A fellow blogger once referred to me as a voracious reader. At first, it caught me off guard. But the more that I contemplated it, the more that I realised he was quite correct. I am a voracious reader. As a child and as a youth, I read to escape my life, whether they were the criticisms of an oppressively conservative family, or the abuse by classmates and partners. Being able to travel to different countries, worlds, and realms via literature helped me cope with a lot of the negativity that I was drowning in. Anime became the same sort of sanctuary for me. I began watching it consistently and regularly soon after getting married, and during most of those very dark years it would help me to flee the ugly face of my reality. It was something I could allow myself to get completely absorbed and lost in.
Most of the stories that I experienced via anime, as aforementioned, weren’t like anything else I had ever read or seen. Wolf’s Rain is about a pack of wolves trying to find a place of peace and beauty in a world filled with the ugliness of greed and corruption. GTO: Great Teacher Onizuka is about a guy showing kids that not ever adult is a self-centred and inconsiderate piece of trash; that life is about making the most with what you have—little or big—and taking advantage of every opportunity to pursue your dreams, regardless of your age. Koihime Musō, as awful as it was, was about a group of women warriors who didn’t bend over to appease men and fought for what they believed was right and true. Fullmetal Alchemist Brotherhood is a story about family, the bonds that ties people to together as well as the ones that push people to wit’s end, and how to face extraordinary loss with incredible perseverance.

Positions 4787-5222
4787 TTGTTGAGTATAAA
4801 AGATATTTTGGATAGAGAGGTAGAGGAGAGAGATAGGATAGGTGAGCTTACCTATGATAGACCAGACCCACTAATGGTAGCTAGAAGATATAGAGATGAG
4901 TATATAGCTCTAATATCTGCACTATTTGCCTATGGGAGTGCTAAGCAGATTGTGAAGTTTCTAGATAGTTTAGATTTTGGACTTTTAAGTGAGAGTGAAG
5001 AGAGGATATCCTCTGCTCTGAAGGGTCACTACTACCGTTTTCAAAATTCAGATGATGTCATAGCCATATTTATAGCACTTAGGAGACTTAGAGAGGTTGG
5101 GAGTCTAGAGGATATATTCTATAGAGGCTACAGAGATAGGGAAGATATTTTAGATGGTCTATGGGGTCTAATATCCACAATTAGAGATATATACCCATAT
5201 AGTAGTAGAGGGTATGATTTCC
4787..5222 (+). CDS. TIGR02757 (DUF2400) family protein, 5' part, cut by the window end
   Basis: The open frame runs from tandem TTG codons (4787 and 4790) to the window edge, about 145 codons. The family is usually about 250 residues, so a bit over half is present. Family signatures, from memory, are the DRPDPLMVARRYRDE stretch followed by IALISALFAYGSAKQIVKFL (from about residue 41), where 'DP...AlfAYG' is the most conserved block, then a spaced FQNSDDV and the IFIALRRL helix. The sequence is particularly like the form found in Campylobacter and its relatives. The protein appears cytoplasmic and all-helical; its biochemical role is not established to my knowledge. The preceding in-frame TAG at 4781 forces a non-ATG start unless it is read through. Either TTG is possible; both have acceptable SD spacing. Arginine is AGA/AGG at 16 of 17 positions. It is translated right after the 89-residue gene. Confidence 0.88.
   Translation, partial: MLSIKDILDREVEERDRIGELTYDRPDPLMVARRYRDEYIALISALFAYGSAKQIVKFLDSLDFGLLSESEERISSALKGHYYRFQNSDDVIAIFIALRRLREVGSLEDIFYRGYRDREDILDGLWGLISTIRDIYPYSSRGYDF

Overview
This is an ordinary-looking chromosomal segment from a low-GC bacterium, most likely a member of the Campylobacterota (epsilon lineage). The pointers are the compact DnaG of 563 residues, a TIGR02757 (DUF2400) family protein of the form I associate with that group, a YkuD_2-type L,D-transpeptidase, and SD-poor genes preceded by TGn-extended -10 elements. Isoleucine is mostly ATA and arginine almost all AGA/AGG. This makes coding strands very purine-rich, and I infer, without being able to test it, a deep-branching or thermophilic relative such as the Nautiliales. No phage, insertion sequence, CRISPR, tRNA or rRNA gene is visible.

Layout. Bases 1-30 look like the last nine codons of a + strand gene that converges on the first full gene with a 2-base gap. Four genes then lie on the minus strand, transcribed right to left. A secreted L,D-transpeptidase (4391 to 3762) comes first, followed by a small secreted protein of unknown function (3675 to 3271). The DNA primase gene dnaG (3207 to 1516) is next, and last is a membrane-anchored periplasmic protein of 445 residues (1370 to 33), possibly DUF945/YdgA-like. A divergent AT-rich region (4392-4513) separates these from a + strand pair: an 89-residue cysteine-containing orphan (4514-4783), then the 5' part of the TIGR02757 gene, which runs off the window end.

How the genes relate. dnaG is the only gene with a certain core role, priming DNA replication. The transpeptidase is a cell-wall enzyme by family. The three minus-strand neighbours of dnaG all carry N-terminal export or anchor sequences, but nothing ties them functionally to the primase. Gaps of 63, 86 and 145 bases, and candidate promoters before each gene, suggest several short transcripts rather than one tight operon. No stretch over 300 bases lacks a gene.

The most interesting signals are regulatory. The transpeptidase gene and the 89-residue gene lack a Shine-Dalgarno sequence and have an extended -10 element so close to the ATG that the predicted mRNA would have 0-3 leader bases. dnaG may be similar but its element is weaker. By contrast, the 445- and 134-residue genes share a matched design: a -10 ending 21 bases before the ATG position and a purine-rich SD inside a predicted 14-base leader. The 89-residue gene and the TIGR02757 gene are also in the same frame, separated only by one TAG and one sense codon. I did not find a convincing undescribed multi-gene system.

All of these are stories that I never would have been able to enjoy, or cry to, if not for anime. Each one not only allowed me to encounter fantastic adventures of one sort or another, but they also taught me so many lessons on how to cope better with life. The morsels of wisdom kept me inspired to keep fighting, to the best of my ability, for a future that I hoped would amount to so much more than what it was. Wolf’s Rain showed me that having hope and a drive can take you anywhere in life, no matter how bleak everything around you may seem. GTO showed me that life is jam-packed with disappointments and heartbreak, but they don’t have to consume you or imprison you. They can be a source of power and inspiration. Koihime Musō taught me that women can be fierce badass fighters that don’t need to be—shouldn’t be—oppressed and controlled by others. Anything that a person who’s not a woman can do, a woman do equally or much better. At least that was my thinking ten years ago. Now, I believe that anyone of any gender or race or creed can do anything they set their heart and mind to. No one is superior or inferior to another. Fullmetal Alchemist Brotherhood taught me that perseverance isn’t something you come across naturally, or it wouldn’t be perseverance. It is something that requires vast quantities of hard work, and that at the end you fill find yourself that much stronger, wiser, and more capable than you ever believed possible. The series also taught me how to accept the death of my brother and to try to see the horizon beyond the black clouds of rainy despair.
After much introspective exploration, I finally came to understand that my love for anime was never as black-and-white as I had originally perceived it to be. While I adore the profound narrative impact of anime and all of the ways that it continues to help me grow as an individual, including the maintenance of an open mind, my respect and adoration for the art goes far beyond anything that can be put into mere words. Life is never as bland and basic as people accept it to be, whether on a small level or a grander scale, so why the bloody hell should we expect our passions to be the same?